In addition, it's important to include the new SSD drives that are rapidly replacing standard HDDs. As Naught Mentioned above, HDDs will, over time, fragment clusters and the drive will take longer to find and amass information because it accesses data sequentially, thus defragging occasionally is good. Not so with SSDs, since the memory access is random. Therefore you do not want to perform a standard defrag on an SSD, it actually will not help performance, and will reduce the life of the drive. If you really want to defrag an SSD (not actually necessary in real-time usage) you must use the TRIM command. I believe (I stand to be corrected if I am wrong!) that Windows 7, 8 and 10 utilize the TRIM command when an SSD is detected.

Just a thought...

 

You are correct. There are rare occassions where Windows will guess incorrectly and not enable TRIM on install, typically if it doesn't have the right driver or something.

 

You can verify TRIM is enabled on your installation with the following command:

fsutil behavior query disabledeletenotify

There will be two possible outputs:

DisableDeleteNotify = 1 ::TRIM support disabled

DisableDeleteNotify = 0 ::TRIM support enabled

Edited by Demonslay335, 04 January 2016 - 07:06 PM.

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#5 Barnack

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Posted 10 January 2016 - 10:28 AM

Thanks for the answers; anyway i was asking specifically about how files are written/read/modifyed in the disk chunks...

 

Fragmenting occurred when files changed size on a regular basis.  Take database, as an example.  Most database files grow, and grow, and grow.  The original file does not take long to exceed the size of the sector(s) was first written to.  So, the file is split, into several parts, all located in different parts of the hdd.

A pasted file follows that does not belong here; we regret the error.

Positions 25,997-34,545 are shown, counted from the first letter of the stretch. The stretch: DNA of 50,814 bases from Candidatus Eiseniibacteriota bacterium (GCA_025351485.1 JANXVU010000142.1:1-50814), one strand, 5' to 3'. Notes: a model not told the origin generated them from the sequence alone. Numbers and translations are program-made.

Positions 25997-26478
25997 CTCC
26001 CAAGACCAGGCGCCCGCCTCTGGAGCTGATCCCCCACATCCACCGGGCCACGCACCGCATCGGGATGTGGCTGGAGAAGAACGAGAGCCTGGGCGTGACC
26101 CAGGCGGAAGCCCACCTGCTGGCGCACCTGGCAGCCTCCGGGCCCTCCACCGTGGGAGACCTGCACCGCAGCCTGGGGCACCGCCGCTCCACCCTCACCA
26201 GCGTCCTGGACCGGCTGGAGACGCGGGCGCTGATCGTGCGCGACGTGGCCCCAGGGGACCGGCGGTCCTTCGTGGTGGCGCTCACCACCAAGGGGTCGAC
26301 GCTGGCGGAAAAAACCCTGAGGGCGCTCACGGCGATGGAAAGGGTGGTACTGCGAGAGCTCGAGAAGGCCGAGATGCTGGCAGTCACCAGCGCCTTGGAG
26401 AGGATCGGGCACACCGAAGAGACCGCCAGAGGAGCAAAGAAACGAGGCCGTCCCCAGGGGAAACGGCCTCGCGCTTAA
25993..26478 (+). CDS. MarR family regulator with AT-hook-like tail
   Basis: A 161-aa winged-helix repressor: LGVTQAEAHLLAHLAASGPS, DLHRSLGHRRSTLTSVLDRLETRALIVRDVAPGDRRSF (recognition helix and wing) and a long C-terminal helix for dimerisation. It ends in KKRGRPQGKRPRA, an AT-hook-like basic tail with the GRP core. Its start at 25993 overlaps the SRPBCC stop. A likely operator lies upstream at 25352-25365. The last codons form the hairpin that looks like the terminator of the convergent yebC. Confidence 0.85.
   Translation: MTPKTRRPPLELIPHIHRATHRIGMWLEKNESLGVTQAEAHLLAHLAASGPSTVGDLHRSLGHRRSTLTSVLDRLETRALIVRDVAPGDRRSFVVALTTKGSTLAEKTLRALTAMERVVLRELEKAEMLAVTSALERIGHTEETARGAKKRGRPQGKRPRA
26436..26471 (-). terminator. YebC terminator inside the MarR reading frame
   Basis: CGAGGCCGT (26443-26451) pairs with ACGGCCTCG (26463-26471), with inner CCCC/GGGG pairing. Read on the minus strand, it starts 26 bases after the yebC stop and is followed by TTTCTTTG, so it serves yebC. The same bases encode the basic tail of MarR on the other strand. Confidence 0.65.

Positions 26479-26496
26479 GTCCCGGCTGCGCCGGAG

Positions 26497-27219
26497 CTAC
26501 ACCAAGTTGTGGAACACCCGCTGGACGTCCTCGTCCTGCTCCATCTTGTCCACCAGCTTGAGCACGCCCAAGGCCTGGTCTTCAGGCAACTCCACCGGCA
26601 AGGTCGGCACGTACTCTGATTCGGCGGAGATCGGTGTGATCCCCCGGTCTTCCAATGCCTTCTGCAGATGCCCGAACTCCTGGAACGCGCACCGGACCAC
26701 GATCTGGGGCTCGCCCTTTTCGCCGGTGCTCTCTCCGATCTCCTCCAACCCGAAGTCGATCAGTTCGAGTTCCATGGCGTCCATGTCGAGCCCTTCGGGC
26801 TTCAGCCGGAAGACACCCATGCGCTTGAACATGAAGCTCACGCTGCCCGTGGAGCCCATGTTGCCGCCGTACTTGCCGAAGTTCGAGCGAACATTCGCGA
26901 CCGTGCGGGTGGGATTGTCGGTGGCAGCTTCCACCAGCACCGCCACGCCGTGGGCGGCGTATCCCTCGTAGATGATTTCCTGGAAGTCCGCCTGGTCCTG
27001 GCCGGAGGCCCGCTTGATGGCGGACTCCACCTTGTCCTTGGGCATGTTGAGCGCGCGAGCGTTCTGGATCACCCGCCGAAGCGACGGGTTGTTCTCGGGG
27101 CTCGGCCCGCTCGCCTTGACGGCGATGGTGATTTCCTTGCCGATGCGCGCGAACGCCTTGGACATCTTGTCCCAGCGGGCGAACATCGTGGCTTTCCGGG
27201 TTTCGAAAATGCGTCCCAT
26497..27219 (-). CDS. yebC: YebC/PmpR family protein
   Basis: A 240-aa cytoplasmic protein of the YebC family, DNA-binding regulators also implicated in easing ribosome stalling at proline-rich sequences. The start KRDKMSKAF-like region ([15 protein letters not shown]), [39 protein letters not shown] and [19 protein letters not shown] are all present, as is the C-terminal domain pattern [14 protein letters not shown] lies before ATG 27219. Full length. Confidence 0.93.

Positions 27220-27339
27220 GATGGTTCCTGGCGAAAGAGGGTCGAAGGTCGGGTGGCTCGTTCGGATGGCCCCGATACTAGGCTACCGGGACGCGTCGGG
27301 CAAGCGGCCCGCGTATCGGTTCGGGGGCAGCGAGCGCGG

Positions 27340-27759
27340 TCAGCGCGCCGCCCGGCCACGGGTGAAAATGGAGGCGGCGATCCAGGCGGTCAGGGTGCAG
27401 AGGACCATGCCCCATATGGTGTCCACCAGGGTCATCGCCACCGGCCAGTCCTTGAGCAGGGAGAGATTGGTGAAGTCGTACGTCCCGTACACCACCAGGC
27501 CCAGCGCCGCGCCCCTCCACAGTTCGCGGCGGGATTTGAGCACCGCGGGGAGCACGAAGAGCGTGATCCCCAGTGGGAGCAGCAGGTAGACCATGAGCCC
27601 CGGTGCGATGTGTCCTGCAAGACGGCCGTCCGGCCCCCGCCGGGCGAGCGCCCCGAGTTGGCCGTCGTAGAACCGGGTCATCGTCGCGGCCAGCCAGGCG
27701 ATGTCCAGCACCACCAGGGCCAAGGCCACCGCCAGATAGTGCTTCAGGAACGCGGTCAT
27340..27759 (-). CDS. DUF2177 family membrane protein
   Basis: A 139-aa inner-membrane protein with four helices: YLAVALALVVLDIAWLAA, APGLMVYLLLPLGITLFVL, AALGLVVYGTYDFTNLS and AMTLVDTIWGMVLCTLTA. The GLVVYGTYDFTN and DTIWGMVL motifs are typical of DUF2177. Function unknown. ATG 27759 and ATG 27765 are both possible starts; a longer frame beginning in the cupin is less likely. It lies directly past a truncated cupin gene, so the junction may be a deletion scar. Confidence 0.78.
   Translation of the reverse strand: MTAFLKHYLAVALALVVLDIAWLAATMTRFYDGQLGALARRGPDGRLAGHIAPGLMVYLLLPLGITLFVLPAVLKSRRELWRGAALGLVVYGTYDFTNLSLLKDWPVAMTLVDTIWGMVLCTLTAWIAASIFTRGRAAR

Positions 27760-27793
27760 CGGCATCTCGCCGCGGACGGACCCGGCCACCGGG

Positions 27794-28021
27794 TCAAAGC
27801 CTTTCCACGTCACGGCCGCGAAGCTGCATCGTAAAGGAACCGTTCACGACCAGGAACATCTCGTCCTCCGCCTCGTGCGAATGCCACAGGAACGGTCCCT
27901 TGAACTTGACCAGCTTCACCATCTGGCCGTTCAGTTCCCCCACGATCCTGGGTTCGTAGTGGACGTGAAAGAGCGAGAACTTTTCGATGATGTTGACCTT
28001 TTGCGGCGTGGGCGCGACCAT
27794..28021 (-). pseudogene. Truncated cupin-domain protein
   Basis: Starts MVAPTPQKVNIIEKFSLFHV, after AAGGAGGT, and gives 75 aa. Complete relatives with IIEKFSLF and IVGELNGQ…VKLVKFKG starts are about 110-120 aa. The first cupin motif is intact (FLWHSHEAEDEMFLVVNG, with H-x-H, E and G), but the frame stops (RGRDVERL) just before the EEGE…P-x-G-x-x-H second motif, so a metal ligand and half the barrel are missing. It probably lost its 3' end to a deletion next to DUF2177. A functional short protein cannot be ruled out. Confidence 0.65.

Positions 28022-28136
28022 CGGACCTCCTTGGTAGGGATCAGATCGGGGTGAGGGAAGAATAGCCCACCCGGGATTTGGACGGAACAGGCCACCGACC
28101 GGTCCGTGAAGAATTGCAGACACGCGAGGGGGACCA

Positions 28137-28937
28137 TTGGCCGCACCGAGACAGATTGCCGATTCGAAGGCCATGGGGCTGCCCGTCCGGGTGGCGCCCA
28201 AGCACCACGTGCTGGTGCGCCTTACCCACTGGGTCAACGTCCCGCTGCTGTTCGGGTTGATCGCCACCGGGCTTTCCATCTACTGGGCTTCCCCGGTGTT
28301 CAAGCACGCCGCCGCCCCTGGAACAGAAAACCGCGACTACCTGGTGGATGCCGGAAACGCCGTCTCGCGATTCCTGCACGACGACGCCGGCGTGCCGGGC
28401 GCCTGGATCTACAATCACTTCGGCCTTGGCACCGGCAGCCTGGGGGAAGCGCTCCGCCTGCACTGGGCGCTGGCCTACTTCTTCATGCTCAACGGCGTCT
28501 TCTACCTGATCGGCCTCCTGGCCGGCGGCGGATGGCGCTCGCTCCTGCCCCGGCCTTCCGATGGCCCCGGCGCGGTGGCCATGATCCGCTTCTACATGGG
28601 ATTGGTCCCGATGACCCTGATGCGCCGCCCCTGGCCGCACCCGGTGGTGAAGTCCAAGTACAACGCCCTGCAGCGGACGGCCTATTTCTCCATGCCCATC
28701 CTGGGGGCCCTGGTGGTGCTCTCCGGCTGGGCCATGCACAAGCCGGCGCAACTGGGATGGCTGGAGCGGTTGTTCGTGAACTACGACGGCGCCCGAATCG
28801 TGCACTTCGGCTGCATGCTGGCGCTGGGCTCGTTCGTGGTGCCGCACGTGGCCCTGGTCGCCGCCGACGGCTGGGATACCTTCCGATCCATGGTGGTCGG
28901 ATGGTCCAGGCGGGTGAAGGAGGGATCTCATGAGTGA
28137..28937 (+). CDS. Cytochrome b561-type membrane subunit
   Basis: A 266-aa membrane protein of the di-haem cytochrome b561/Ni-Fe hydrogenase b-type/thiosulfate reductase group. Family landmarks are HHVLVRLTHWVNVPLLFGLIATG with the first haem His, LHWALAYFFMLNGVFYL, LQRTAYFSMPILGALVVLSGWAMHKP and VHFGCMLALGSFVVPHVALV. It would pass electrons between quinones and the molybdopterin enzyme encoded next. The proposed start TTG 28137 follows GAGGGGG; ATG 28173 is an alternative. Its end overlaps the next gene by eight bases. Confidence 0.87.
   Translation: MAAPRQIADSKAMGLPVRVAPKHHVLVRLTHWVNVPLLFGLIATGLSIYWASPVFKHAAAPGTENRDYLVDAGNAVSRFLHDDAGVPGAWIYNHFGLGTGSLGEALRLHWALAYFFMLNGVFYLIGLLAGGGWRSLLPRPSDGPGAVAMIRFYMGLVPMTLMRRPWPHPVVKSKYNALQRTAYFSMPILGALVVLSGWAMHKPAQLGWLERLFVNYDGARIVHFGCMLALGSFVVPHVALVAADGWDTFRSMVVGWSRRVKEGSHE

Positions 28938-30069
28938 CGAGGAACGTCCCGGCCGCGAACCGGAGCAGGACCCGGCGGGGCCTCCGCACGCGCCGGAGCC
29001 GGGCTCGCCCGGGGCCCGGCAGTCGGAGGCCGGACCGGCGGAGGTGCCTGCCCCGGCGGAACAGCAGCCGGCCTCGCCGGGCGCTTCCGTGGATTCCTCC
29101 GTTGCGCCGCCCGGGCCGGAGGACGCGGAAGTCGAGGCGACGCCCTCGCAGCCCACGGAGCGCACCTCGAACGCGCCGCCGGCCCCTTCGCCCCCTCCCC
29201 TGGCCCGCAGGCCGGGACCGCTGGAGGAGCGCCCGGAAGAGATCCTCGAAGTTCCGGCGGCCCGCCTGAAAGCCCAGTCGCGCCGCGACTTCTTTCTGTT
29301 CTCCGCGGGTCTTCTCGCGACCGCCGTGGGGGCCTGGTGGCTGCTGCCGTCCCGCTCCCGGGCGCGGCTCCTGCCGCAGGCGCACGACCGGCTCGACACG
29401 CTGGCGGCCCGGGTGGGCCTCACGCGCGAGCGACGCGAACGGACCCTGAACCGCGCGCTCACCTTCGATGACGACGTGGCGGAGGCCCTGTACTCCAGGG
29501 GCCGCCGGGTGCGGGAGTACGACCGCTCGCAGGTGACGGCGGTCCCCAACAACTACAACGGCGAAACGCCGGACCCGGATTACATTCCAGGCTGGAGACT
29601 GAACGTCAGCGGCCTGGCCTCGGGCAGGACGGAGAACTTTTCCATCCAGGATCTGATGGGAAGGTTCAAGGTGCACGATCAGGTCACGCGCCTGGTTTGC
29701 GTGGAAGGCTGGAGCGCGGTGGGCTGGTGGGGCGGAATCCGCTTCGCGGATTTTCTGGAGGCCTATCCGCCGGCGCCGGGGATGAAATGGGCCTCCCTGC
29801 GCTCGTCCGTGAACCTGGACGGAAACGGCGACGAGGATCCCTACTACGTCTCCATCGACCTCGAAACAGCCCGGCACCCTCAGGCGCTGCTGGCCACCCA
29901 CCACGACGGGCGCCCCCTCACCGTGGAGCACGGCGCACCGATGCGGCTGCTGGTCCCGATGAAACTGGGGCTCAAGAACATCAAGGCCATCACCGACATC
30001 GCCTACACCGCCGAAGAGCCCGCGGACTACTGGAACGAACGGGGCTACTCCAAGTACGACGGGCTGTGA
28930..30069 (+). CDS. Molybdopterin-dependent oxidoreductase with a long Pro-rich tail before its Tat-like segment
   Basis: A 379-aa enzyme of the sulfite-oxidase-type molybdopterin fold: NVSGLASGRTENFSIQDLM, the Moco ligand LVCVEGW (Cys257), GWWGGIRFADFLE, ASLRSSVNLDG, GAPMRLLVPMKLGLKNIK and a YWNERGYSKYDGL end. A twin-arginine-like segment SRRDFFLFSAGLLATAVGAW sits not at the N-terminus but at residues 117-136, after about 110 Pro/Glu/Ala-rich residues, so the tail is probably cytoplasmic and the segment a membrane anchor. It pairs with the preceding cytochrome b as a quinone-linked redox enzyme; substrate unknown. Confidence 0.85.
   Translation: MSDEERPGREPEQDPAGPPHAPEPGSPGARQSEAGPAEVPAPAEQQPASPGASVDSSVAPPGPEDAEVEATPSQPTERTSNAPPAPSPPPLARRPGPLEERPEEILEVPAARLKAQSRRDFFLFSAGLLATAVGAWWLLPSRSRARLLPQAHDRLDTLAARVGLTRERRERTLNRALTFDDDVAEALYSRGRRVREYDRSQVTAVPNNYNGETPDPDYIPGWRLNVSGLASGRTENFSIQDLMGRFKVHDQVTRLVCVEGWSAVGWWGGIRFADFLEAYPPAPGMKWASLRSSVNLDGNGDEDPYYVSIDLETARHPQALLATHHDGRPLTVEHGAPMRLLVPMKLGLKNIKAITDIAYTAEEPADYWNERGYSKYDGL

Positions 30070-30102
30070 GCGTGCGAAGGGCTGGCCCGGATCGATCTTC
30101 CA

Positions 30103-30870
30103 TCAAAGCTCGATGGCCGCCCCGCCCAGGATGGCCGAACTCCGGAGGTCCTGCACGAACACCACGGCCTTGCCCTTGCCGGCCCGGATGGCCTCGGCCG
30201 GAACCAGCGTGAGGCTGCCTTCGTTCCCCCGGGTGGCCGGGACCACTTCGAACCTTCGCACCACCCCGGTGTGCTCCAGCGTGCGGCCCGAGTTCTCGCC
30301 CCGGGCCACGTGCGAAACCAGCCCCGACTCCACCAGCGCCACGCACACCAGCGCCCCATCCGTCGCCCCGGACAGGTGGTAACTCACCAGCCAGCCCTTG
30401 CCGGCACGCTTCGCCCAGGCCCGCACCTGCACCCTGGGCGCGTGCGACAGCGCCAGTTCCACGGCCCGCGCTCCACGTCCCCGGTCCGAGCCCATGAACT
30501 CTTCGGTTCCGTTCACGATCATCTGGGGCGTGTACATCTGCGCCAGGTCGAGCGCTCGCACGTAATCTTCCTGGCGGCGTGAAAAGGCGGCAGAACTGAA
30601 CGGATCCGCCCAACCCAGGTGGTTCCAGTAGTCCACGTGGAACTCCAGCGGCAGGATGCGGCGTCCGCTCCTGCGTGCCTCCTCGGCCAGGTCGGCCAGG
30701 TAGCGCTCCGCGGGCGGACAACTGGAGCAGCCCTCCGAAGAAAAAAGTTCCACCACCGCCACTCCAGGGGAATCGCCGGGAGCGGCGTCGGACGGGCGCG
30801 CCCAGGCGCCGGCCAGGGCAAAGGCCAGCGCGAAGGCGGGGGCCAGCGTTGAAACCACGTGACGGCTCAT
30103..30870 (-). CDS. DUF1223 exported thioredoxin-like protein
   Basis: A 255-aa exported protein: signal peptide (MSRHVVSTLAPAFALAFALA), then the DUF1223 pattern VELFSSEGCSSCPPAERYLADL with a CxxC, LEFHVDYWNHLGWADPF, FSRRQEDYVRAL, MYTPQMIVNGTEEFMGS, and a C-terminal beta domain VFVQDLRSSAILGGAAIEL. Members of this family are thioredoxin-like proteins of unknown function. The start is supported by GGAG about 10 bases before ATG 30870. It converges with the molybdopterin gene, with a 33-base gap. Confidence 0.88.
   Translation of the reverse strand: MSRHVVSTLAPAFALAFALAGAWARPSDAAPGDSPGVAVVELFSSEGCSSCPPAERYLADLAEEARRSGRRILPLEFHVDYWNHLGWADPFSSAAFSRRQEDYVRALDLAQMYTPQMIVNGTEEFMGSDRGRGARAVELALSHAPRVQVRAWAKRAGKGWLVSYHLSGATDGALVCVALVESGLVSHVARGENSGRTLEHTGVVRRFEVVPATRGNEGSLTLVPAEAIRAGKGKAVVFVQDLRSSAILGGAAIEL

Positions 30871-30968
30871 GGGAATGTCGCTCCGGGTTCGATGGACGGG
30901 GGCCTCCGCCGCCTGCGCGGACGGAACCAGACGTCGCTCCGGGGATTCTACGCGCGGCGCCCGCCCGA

Those parts do not necessarily mean that the file is "fragmented."  As long as the parts are sequential, then there should be no noticeable difference in the speed at which the file is read into memory.

 

Now, as the hdd gets used, filled up, old files deleted, new files added, the free sectors get scattered all over the disk.  The file system keeps track of which are the oldest unused sectors, and tries to use those up first.  (That is why you can use things like un-delete and shadow copy to recover old files!)  

 

The result is that the spots on the disk where the large files are stored are no longer sequential.  The heads have to do more work to get the file loaded into memory.  So, now the file takes longer to load.

 

Thats a thing i already knew; what i'm asking about is HOW this works in chunks and the difference between previously mentioned file systems about andleing that.

Sry if i didn't explain correctly my question